Primarily single finned with large rounded nose (c. 9 to 12ft) Also called a ‘Mal’, which is a shortened version of Malibu, one of, if not the most popular longboard wave.
(also called Fun Board or Mini-mal) — Based on the longboard’s rounded template, but reduced in size (7 to 9ft) to provide more maneuverability. Either Single Finned or a three fin ‘Thruster’ set up can be used.
The most popular and versatile of the smaller boards. Characterized by a slender pointy nose and generally smaller dimensions. Surfed with three or five fins.
Very small profiled specialist board with foot loops (c. 5ft) Allows the surfer to be towed behind a jet ski at greater speeds and catch waves not accessible to ‘paddle-in’ surfers. Generally used by the elite in huge surf.
This tail became very popular when the thruster (3fins) was introduced. This is a tail glides better through water because of the wideness. So this tail is good for small waves. It allows tight turns, which fits well in the modern way of surfing.
This tail is different than the squash tail because of the sharper corners. The effect is in between the swallow and the squash tail. It is good for tight turns and small waves.
This tail is mostly used with boards bigger than 7ft. It is good for big, powerful and fast waves. Because of the very reduced area you can control the speed very well. You will notice that it responds very fast in the turns.
|Round Pin tail
Gives a round line to your surfing because of the reduced area. This tail is more used in powerful waves. Also is recommended for surfers who do not put a lot of pressure on their back foot.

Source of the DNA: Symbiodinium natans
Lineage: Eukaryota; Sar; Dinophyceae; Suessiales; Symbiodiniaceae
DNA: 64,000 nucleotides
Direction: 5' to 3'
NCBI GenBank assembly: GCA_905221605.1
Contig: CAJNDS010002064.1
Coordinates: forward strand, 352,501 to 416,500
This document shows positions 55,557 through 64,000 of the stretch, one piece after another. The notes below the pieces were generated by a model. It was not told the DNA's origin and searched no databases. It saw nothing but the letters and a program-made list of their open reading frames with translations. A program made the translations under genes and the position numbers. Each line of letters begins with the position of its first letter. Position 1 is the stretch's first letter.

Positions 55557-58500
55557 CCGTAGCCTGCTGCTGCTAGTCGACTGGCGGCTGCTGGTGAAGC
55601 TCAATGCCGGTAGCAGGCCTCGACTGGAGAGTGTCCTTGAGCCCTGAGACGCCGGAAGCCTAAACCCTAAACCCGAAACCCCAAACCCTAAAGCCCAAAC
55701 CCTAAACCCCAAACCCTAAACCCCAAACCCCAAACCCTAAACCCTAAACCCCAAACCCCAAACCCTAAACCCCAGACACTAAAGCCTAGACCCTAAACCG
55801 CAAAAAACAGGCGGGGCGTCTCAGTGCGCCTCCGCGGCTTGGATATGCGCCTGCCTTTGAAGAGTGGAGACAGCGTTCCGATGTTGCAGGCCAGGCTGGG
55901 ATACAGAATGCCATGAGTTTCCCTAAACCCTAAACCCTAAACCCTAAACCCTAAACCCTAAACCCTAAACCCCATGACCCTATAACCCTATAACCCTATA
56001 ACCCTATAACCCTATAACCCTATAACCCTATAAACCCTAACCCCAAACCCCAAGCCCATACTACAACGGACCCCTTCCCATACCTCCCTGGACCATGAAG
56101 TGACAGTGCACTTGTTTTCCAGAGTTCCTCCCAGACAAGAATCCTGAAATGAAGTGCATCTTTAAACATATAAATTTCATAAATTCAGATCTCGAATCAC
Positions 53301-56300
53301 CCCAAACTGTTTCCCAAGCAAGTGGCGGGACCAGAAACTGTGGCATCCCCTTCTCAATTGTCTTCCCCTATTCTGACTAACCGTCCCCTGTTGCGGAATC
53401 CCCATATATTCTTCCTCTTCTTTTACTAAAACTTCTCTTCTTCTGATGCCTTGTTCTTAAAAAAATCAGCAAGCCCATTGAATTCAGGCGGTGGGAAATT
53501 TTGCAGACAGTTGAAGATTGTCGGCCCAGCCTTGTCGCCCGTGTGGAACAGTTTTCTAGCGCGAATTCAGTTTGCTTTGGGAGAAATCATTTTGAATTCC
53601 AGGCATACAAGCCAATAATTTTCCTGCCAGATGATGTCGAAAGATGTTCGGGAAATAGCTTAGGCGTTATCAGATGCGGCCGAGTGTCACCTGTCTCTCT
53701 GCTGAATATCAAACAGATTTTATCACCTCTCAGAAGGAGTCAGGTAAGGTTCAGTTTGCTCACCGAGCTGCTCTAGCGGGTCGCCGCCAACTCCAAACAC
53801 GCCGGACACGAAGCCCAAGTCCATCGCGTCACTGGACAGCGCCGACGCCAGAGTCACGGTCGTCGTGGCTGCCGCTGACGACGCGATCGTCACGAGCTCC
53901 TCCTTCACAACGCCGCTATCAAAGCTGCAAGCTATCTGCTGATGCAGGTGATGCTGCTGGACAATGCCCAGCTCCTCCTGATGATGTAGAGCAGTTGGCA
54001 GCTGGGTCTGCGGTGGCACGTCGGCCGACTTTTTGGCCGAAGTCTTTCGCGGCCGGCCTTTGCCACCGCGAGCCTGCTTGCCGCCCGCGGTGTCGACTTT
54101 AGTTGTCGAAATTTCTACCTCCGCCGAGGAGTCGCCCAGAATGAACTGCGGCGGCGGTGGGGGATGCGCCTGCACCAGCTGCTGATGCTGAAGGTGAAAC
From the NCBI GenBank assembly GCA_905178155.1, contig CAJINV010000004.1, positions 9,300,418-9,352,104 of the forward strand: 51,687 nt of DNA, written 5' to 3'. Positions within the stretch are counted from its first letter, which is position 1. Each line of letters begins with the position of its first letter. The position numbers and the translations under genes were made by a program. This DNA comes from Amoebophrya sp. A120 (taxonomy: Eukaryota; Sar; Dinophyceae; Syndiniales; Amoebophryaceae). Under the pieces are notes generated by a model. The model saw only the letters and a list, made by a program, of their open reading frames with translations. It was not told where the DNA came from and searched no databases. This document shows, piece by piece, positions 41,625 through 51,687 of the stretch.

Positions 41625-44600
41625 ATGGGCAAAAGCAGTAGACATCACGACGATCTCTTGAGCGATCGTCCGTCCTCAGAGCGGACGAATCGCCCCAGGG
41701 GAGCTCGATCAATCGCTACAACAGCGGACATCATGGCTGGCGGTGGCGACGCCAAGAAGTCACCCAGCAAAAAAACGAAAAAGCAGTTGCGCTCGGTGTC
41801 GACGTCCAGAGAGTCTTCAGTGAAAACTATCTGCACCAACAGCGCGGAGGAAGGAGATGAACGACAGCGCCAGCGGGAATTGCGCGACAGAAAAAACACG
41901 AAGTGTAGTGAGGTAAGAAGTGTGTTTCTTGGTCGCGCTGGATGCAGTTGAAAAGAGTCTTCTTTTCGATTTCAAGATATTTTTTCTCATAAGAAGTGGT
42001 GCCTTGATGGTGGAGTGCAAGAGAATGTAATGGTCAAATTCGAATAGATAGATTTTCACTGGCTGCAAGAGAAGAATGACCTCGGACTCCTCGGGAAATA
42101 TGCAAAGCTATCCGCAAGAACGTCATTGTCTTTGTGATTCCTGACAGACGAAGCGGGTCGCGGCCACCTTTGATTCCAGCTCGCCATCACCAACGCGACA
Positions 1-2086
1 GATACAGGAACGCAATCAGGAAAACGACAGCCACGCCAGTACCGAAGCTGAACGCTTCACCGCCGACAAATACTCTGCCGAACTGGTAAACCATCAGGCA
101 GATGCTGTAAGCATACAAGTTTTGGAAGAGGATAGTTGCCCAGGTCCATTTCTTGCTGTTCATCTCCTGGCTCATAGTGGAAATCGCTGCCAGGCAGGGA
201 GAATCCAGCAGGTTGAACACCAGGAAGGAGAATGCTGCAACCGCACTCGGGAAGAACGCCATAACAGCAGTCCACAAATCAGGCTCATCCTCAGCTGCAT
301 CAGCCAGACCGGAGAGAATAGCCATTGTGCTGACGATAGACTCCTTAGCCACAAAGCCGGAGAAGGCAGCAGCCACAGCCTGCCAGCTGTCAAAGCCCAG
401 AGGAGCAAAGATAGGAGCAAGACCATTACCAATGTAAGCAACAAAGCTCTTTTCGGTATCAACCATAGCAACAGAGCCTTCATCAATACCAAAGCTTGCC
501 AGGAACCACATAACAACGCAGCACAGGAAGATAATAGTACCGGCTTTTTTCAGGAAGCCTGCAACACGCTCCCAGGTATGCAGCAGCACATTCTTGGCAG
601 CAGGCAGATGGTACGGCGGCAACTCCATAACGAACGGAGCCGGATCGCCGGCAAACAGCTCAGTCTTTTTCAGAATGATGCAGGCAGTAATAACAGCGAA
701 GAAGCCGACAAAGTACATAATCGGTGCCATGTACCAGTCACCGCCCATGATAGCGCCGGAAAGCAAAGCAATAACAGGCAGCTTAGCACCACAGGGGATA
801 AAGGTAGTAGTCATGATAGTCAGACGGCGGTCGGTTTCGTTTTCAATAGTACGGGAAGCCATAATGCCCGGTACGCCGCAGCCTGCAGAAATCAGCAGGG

Is being used since the twin fin board was introduced. It will produce a very similar feel to the squaretail. Gives even tighter turns and is good for someone who looks for this type of surfing.
|When you want to order a custom board you have to take into account the following things:
A wetsuit is a protective garment used for watersports. A modern wetsuit is mostly made from thin neoprene. Wetsuits help to preserve body heat by trapping the water that has been warmed by body heat so it cannot escape and take the heat with it. A wetsuit must have a snug fit to work efficiently; too loose a fit will allow water to escape from between the suit and the body, taking the body’s heat with it.
|Wetsuits come in different thicknesses depending on the conditions for which it is intended. The thicker the suit, the warmer it will keep the wearer. A thick suit is stiff, so mobility is restricted. A wetsuit is normally described in terms of its thickness. For instance, a wetsuit with a torso thickness of 5mm and a limb thickness of 3mm will be described as a “5/3″. Different shapes of wetsuit are available, in order of coverage:
|Surfboard wax is a formulation of natural beeswax and synthetic wax for application to the deck of a surfboard, bodyboard, or skimboard, to keep the surfer from slipping off the board when paddling out or riding a wave. Most surfboard wax comes labeled with a water temperature range that it is ideal for. Wax used in water colder than its rating will become hard and not provide the stickiness needed to stay on the board, while wax used in water warmer than its rating may melt.|
Surfboard wax is applied to the surfboard by rubbing the wax on, rubbing it from rail to rail (side to side), and nose to tail (front to back). After doing several layers in each direction in an area protected from the sun to avoid the melting of the wax, a final coat is applied, rubbing the wax on in a circular motion.
A special comb is used to maintain the grip of the wax. Usually, the comb is used to engrave criss-cut valleys into the wax to create a tackier surface.